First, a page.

MediSieve, the company behind a revolutionary magnetic sieve that filters out malaria-infected cells directly from a patient’s bloodstream, is developing new methods to fight leukaemia.
Following the successful development of its magnetic filter device, which will soon move into clinical trials, MediSieve’s experts are now beginning research into the treatment of other life-threatening blood diseases using magnetic particles to target specific disease-causing components in blood.
Founder and CEO of MediSieve, Dr George Frodsham, said: “We have always been developing a platform technology to target a wide range of blood-borne diseases. We recently announced our plans to target sepsis and now I’m very excited to share our work against leukaemia, too.”
However, the task of removing leukaemia cells from the bloodstream poses complex challenges in comparison to the treatment of malaria. Malarial cells are naturally magnetic, which means when a patient’s blood is passed through the MediSieve magnet and filtration devices, they can be removed.
The challenge with leukaemia, and with sepsis, is to develop “targeted magnetic particles” that can capture those types of infected cells, which do not have the same magnetic properties as malaria.
To overcome that challenge, MediSieve has recruited an expert on magnetic particles, Dr Cristina Blanco Andujar. Dr Blanco joins MediSieve as the Product Development Manager to lead the leukaemia and sepsis projects, focusing particularly on the development of the magnetic particles required.
Dr Blanco said: “I am incredibly passionate about what we’re trying to do here at MediSieve, and I believe that by collaborating with experts in our field we will be able to reach our goals.”
According to MediSieve, leukaemia currently affects more than 200,000 people between Europe and the United States – combining sufferers of chronic lymphocytic leukaemia and acute myeloid leukaemia, the two types of leukaemia that the MediSieve treatment is expected to be the most effective on.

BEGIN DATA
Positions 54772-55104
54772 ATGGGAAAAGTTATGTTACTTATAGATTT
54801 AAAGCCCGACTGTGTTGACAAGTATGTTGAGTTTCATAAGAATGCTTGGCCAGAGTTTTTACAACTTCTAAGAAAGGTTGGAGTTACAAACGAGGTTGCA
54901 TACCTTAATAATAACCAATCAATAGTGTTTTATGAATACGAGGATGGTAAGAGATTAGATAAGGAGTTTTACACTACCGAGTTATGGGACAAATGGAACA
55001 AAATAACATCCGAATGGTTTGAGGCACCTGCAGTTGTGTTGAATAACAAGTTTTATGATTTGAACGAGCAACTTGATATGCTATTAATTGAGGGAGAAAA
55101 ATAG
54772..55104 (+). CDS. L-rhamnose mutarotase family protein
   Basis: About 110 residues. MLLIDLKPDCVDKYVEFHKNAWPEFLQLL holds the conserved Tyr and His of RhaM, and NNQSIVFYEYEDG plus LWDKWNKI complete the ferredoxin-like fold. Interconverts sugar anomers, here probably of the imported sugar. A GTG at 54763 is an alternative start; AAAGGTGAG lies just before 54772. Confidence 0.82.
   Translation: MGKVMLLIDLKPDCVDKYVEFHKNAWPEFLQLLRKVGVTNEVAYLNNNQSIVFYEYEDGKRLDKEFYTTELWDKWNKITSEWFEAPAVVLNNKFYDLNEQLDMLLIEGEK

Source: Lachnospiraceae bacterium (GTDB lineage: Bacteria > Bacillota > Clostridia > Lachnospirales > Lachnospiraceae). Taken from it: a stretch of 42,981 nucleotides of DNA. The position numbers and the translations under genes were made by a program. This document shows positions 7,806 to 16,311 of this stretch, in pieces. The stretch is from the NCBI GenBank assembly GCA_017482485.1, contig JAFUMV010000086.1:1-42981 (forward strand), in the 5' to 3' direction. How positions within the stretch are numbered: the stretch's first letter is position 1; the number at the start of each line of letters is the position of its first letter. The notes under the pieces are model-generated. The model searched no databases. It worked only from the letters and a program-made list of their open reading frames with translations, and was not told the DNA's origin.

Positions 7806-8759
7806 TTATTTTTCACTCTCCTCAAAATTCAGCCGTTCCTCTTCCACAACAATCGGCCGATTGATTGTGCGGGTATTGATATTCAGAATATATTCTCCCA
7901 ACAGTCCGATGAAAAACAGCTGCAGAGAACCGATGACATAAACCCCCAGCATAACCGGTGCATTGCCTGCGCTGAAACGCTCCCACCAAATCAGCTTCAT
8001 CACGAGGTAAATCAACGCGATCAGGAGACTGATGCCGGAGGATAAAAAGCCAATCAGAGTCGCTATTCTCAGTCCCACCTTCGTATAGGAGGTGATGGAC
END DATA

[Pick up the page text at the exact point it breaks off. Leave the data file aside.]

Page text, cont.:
Its product, planned to be ready in 2021 after clinical trials, is intended to be used before a patient receives chemotherapy to improve both the drugs’ effectiveness and reduce its side effects, some of which can be fatal.
Since the company’s launch in 2015, Dr Frodsham and the team at MediSieve have
- reached the final round of MassChallenge UK 2016, the global non-profit startup accelerator and competition for high-impact, early stage entrepreneurs
- secured £350,000 in seed funding from angel investors with expertise in the medical device and healthcare industries – they include leading patent attorneys, former CEOs and successful entrepreneurs in the field
- received a Pathfinder Award from the Wellcome Trust – this provided MediSieve with £102,000 to fund a 12-month project to manufacture and test clinical prototypes of its device
- won an Innovate UK Smart 2015/16 Proof of Concept Award grant worth £100,000
- received a €50,000 SME Instrument grant from the European Commission through the Horizon 2020 programme
- taken the runner-up spot at Pitch@Palace 5.0. held at St. James’s Palace, London; the event saw UK entrepreneurs pitch to around 300 CEOs, angel investors, mentors and key business partners
- presented at the Royal Society of Medicine’s 12th Medical Innovations Summit
- been featured in The Telegraph and many other major journals and publications.